Professor Anthony Pennino (Assistant Professor, Literature; Theater & Technology) will be presenting at the Science in Public Conference at the University of Nottingham in Nottingham, England, on July 22-23, 2013. The conference seeks to explore the relationship of science and the scientific community to governmental organizations, the business sector, and the public at large. As science and scientific research plays an increasingly important part of our lives – from public health to green engineering – society's relationship to science is growing, deepening, and becoming more complex. To that end, the conference’s mission is to analyze science as a cultural phenomenon.
Prof. Pennino's paper, titled "Edward Bellamy and the Future of the Future," discusses the importance of science-fiction not strictly within the confines of the discipline of literature, but rather at the intersection of individual inspiration (both artistic and scientific) and societal and technological progress. His paper employs Edward Bellamy’s novel Looking Backward (1887), which finds a nineteenth-century man “transported” to the technologically and scientifically advanced American socialist utopia of the year 2000. The public's reaction to the novel at that time inspired the birth of political organizations (“Bellamy Clubs”) seeking to nationalize property.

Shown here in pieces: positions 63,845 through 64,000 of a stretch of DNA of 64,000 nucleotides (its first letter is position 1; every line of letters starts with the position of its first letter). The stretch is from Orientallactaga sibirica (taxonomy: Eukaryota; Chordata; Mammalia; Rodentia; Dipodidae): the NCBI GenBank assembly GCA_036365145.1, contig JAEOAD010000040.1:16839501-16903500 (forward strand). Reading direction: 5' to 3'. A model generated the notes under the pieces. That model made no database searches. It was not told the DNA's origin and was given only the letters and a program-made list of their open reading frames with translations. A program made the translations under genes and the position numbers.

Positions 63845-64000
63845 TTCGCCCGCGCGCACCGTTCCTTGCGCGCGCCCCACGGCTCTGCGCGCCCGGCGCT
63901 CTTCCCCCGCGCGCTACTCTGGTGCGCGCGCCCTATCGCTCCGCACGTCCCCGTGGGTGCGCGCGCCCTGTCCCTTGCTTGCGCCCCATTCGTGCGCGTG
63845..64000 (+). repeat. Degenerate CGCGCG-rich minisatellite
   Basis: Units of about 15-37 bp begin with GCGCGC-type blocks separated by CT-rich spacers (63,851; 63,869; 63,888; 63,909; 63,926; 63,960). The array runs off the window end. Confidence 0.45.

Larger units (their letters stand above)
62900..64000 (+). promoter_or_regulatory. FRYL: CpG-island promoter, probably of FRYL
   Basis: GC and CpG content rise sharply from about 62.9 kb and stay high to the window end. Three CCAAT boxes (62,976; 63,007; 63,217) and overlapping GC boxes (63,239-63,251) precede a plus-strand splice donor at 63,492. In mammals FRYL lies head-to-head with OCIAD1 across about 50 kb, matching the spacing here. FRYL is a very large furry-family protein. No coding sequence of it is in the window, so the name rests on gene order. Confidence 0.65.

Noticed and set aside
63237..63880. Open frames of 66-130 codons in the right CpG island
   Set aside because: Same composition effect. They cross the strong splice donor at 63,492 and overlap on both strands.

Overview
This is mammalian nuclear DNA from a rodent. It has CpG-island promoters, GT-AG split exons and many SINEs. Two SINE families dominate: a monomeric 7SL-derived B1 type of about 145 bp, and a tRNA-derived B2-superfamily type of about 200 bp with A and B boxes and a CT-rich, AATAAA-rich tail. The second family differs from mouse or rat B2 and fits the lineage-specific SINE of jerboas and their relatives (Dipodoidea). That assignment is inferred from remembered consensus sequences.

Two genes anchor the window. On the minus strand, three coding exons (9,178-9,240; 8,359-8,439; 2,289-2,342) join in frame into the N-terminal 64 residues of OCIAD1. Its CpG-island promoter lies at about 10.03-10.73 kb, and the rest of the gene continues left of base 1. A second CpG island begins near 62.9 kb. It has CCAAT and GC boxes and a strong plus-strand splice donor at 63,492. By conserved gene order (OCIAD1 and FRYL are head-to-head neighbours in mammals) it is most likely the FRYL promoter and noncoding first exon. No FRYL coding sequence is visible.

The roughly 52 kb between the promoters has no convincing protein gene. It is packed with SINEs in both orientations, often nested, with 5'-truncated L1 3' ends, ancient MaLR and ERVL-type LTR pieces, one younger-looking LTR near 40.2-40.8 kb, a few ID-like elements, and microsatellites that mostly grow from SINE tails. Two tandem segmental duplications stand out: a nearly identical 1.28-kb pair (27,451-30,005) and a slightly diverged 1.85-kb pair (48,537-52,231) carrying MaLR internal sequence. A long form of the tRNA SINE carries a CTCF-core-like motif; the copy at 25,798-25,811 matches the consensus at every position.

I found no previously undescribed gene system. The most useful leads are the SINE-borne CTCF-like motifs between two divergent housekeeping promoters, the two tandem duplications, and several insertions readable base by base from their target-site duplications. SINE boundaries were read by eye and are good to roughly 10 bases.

"As the reaction to Bellamy’s work indicates, this genre comments on the present while directing us to our future," Prof. Pennino said. "In this manner, science-fiction provides a possible blueprint to the future both for the community of scientists, engineers, and the public at large."
Since the mission of the College of Arts and Letters is to examine that intersection between the humanities and science, Prof. Pennino will use the experience to provide his students with a clearer understanding that the disciplines of the humanities and the disciplines of the sciences are not hermetically sealed off from one another, but inform one another.
"It is important for us at Stevens to come to a better understanding of science in a cultural context because science and technology do not exist in vacuum," Prof. Pennino said. "The public will more readily accept the work scientists and engineers do if it has a greater comprehension of processes and methodologies of the scientific community."
Connect with the conference: @MakingSciPub, #SIP13.